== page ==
Despite our best efforts, three tents didn't survive the night. Howling winds made sleep almost impossible (at one stage I woke to find the roof of the tent pressed against my face) and a fitful night gave way to morning and the realisation that our plans for the trek would have to change. The river just beyond the camp had risen too high for the support vehicles to cross so we were, effectively, stranded at camp. To their credit, the crew quickly rescheduled our day and we embarked on a 16km circular trek that snaked to a stunning valley and river that truly took the breath away.

On our return the storm had finally broken, the crew had fired up a BBQ and, with morale lifted, the group had a good night. I watched the sun 'set' beyond the lake before tucking into my sleeping bag for our final night.

Day 3 was spent walking across the lava plains of Emstrur. Underfoot, black volcanic sand gave way to lush green hills. But, between us and the finish line, was the one thing I had been dreading since signing up for the challenge last year: crossing a glacial river (actually, 2 rivers, as it turned out!)

Now, there is cold water and then there is glacial water - basically near freezing water cascading down from the mountainous glaciers that dominate the horizon. Being thigh deep in this water is, to be honest, a painful experience that only gets worse when you finally step out of the river. That said, we all did it and, as with the storm, the camping, the snow caps and monotonous rain, it just added to the challenge and the growing sense of achievement we were all feeling.

We shared the day with some hardy marathon runners (I kid you not) before we scaled the final hill to see our coach waiting for us in the distance. Oddly, while the thought of a comfortable bed at the hotel in Reykjavik, a proper shower and a beer was welcome, I was, like all the other Trekkers I spoke to, struck by a sense of sadness that the challenge was over. We all felt as though 3 days just wasn't enough time to fully appreciate the country and get to know each other properly.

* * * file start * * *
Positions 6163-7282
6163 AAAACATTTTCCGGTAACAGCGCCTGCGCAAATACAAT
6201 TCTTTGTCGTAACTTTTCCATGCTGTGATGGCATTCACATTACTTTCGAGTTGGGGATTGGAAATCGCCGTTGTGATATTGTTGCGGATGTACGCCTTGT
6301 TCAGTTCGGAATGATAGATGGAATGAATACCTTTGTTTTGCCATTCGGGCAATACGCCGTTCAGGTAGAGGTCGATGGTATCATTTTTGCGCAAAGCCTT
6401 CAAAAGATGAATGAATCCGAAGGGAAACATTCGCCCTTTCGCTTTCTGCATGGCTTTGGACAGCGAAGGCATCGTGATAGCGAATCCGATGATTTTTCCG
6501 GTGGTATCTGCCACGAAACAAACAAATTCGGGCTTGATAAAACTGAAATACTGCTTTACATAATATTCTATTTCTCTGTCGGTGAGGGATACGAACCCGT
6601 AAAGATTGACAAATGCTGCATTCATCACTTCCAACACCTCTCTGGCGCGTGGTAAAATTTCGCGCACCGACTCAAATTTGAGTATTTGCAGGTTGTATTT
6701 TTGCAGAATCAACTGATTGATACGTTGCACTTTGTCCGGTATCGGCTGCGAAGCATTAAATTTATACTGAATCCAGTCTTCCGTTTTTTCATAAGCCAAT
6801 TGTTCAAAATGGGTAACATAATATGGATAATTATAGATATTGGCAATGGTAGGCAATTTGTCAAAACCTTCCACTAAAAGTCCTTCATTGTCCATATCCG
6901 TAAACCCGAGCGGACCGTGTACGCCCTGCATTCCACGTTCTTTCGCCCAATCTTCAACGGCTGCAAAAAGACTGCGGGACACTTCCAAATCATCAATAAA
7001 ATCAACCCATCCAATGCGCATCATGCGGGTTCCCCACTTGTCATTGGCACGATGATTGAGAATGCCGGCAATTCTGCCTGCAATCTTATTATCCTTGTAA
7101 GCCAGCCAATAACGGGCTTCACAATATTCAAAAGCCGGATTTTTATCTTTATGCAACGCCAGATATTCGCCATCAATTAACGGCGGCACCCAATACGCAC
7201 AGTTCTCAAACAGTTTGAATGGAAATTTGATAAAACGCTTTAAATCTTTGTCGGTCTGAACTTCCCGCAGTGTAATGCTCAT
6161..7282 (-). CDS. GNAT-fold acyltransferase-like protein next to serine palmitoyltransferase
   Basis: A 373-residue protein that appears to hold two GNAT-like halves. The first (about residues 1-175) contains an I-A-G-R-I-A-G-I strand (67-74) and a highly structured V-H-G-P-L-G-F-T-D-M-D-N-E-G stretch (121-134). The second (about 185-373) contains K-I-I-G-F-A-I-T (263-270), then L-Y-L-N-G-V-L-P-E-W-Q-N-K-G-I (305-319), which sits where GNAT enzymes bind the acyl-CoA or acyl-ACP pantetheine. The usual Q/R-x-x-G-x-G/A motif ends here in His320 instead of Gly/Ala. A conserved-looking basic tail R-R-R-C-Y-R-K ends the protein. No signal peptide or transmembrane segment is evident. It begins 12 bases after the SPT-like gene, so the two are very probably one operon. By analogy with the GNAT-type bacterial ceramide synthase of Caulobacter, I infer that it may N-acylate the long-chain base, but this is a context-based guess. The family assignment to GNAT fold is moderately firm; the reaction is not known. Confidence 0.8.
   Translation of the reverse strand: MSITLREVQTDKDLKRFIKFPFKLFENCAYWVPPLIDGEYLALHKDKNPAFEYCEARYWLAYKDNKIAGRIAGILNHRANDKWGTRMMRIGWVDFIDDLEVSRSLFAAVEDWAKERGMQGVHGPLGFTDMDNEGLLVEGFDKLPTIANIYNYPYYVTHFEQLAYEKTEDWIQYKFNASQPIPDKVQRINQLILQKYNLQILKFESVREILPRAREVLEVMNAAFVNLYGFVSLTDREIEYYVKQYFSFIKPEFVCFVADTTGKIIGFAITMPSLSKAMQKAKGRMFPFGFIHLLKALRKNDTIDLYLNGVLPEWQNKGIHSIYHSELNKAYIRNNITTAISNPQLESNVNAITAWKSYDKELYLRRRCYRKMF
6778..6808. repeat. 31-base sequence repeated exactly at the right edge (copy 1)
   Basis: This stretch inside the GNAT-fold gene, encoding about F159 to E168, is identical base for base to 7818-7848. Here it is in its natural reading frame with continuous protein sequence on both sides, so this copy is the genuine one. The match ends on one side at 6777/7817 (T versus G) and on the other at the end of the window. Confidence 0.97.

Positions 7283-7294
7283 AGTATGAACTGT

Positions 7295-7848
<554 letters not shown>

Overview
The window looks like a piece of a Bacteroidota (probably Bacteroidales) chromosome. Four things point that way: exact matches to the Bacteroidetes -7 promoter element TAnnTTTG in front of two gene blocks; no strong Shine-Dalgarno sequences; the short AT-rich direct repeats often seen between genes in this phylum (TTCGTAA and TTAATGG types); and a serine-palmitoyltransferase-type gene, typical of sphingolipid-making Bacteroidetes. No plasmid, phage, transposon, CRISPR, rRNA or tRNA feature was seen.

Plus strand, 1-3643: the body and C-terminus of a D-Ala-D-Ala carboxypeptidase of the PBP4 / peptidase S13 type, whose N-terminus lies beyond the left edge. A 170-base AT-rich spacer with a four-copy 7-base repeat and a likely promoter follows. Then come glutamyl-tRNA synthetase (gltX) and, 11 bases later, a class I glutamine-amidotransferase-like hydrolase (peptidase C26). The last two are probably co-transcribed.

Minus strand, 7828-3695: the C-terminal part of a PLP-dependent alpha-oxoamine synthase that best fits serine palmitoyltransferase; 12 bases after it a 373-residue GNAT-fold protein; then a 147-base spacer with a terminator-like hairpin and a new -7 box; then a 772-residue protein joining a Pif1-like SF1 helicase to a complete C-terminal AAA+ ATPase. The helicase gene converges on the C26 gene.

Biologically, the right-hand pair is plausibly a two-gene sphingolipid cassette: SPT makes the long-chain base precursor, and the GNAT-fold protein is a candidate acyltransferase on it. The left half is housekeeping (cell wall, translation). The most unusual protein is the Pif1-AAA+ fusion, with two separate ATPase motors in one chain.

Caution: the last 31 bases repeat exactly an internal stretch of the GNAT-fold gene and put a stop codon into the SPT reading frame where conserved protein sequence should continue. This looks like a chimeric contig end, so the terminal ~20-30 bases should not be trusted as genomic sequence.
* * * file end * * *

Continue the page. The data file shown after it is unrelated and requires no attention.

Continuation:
It's strange how being divided from your creature comforts for just a handful of days can make you appreciate them even more. A pillow, sheets, shower cubicle and WiFi suddenly seemed like luxuries! Sitting in the restaurant on Saturday night enjoying superb Icelandic food at our celebratory meal, we all talked about how incredible this challenge had been and, without exception, how each of us would sign up for another adventure in the near future. To be able to combine a trip like this with raising funds for a charitable cause is an extraordinary opportunity and a privilege that wasn't lost on any of us.

This was my second trek (following the Great Wall of China in 2014) and was tougher than I had expected. That said, being able to see Iceland in such detail more than compensated for being removed from my comfort zone. As someone who doesn't do camping or the cold, I wanted a trek that would push me and Iceland provided just that: a hard, sometimes demanding challenge that gave as much as it took. I would not hesitate to recommend the Iceland Lava Trek to anyone, from novice to experienced walker. The sense of achievement - both of completing the walk and of reaching the fundraising target - is priceless and will stay with me for a very, very long time.